Recording the drums is probably the first stage in a recording where you finally get to start building the ‘final’ sound. Hopefully you should already have a plan as to how to overdub the entire band, and probably have some sort of guide track to work from.
There are many different ways to record a complete drum kit, and it will depend on what recording equipment you have available. The next few posts in this series will focus on the key areas of the kit; the kick drum, the snare drum, overheads and toms. We will revisit this area later on with some more advanced tips and techniques for you to try out.
So let’s get stuck straight in with the kick drum:
Tuning and Tone
Tuning the kick drum is hugely important before you start recording, and there are a lot of different sounds that you can get from any one kick drum. Here are a few pointers from Travis Whitmore on how to choose the right tone:
- The resonant head is what gives a drum its tone, if you take the resonant head completely off to only hear the batter side. You will get a lot of beater attack from the kick pedal and in turn, you’ll lose some of the ‘bloom’.
- If you cut a hole in the resonant head, this will decrease the resonance of the drum and will allow you to place a mic inside the drum to capture more of the attack from the beater.
- Muffling the batter or resonant head with a blanket or pillow will change the amount of attack, the duration of sustain and the tone
- For even more of an attack, try using a plastic or wood beater
In general, a dynamic microphone is going to be a good choice for a kick drum. This is because of the way a dynamic mic introduces natural compression at high sound pressure levels, rather than a condenser which is much easier to overload. The AKG D112 is a very popular choice because it is extremely versatile, can cope with high SPLs, has a decent high frequency response and isn’t very expensive.
Other mics worth considering are; an SM57 which again is extremely versatile but won’t have the low end response of the D112, an RE20 which is considerably more expensive or perhaps a specialized kick drum mic like the Shure beta 52.
There are three main positions to place a mic on a kick drum:
- Outside the drum, facing the resonant head
You will want to keep it away from the rim of the drum, and the closer to the center you get, the more sustain the mic will pick up. As a general rule of thumb about 6 inches in from the rim is a likely starting place. This will give you a lot of the sustain and low end tone of the drum. If the resonant head is ported, the mic shouldn’t be within around 3 inches of the edge or it will start picking up harmonics from around the hole.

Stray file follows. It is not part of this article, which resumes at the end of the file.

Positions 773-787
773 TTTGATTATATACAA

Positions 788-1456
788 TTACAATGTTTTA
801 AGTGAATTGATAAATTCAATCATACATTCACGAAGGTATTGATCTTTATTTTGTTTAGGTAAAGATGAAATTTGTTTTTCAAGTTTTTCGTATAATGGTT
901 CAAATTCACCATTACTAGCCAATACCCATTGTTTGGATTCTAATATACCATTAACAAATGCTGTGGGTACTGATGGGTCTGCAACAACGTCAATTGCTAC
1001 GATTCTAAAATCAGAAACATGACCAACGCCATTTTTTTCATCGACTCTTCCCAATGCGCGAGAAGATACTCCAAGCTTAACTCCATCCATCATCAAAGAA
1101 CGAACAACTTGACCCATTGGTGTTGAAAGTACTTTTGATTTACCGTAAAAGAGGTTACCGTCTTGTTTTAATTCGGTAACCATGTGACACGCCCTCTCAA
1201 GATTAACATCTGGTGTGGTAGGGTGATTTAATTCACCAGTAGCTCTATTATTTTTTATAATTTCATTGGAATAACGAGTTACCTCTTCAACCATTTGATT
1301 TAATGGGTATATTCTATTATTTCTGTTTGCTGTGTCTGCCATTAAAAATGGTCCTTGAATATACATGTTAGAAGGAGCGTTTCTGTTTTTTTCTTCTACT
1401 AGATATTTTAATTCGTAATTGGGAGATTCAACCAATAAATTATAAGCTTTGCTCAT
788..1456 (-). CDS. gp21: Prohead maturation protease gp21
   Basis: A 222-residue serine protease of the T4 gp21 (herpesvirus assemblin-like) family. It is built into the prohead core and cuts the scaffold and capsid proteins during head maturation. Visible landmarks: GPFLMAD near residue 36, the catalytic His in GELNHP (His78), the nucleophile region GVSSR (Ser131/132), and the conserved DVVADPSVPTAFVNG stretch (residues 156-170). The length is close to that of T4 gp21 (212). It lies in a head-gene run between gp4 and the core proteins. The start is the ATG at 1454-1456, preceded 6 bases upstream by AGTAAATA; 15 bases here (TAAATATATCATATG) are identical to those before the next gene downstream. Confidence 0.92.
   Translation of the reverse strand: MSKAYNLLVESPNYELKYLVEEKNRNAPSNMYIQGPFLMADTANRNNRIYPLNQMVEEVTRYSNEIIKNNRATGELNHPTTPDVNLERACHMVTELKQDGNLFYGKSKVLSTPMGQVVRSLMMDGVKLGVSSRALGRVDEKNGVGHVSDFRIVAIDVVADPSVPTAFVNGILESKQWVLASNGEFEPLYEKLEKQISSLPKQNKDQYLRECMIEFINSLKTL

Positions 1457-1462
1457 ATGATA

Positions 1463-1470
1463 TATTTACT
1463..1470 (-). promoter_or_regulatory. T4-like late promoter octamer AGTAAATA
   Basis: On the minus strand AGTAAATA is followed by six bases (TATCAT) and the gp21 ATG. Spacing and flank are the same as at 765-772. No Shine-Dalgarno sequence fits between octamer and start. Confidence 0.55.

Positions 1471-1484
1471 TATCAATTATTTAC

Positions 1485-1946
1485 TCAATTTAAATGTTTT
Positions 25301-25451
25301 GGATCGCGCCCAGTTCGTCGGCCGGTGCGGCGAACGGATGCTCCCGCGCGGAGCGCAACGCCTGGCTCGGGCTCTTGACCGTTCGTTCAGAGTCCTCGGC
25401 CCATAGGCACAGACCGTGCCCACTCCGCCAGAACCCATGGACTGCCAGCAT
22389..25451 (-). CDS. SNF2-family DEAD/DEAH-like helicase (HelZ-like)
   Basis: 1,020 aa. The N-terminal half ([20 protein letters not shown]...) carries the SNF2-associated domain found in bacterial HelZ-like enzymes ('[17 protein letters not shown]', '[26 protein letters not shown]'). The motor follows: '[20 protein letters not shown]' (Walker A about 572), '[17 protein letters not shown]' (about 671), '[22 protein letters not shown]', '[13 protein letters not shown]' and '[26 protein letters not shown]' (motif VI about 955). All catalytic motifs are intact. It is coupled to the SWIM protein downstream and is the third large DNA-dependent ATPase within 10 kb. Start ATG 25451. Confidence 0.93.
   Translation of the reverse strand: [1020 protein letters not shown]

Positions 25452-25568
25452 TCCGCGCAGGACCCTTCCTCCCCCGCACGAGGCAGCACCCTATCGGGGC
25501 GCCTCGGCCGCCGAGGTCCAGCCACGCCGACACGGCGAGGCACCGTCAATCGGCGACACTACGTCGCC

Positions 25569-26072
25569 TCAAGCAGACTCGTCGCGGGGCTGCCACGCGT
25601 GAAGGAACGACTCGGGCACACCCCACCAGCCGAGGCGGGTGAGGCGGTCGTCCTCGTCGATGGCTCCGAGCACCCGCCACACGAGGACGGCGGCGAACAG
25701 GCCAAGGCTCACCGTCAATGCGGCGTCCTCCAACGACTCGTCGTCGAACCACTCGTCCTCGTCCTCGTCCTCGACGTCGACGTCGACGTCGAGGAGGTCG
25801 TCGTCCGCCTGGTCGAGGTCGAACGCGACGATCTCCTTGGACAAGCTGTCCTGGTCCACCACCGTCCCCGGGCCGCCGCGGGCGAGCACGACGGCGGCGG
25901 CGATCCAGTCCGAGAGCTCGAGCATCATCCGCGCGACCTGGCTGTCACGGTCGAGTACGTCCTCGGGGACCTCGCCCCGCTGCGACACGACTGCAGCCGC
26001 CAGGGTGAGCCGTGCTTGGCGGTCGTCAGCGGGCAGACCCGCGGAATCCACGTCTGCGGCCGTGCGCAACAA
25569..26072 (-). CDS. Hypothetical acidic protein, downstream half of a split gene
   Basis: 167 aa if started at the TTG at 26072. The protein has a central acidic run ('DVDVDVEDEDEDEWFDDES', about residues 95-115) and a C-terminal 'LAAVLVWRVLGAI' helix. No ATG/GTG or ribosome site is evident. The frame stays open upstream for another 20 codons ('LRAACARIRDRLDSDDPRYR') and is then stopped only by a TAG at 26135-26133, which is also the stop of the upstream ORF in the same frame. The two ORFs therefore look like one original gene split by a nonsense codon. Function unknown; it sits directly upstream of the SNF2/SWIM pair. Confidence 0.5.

- Inside the drum, facing the batter head
This position requires either a port in the resonant head or removing the head entirely. You can choose how far in to place the mic according to preference. The sound will change from really tight and punchy when the mic is up close the beater, to deep and sustained by moving the mic towards the resonant head. If you place the capsule of the mic inside the port of a drum, be careful because there is so much air moving through the port, the capsule could easily overload and distort.
- outside the drum, facing the batter head
Putting the mic right next to the beater like this will obviously give you a lot of beater noise, and you will get a lot more attack and ‘click’ than sustain and actual tone. When choosing a mic to put here, you want something that has a decent high frequency response because there will be a lot of high frequency content from the beater.
The final option is use multiple mics on the kick drum, one on the batter head (inside or outside) and one outside the resonant head. This gives you more control in the mix, but you will have to be very careful with phase because of their distance apart and could be facing in opposite directions.
What do you like doing with your kick drums? Crisp and punchy, or deep and thick?
[image via Audio-TechnicaUK]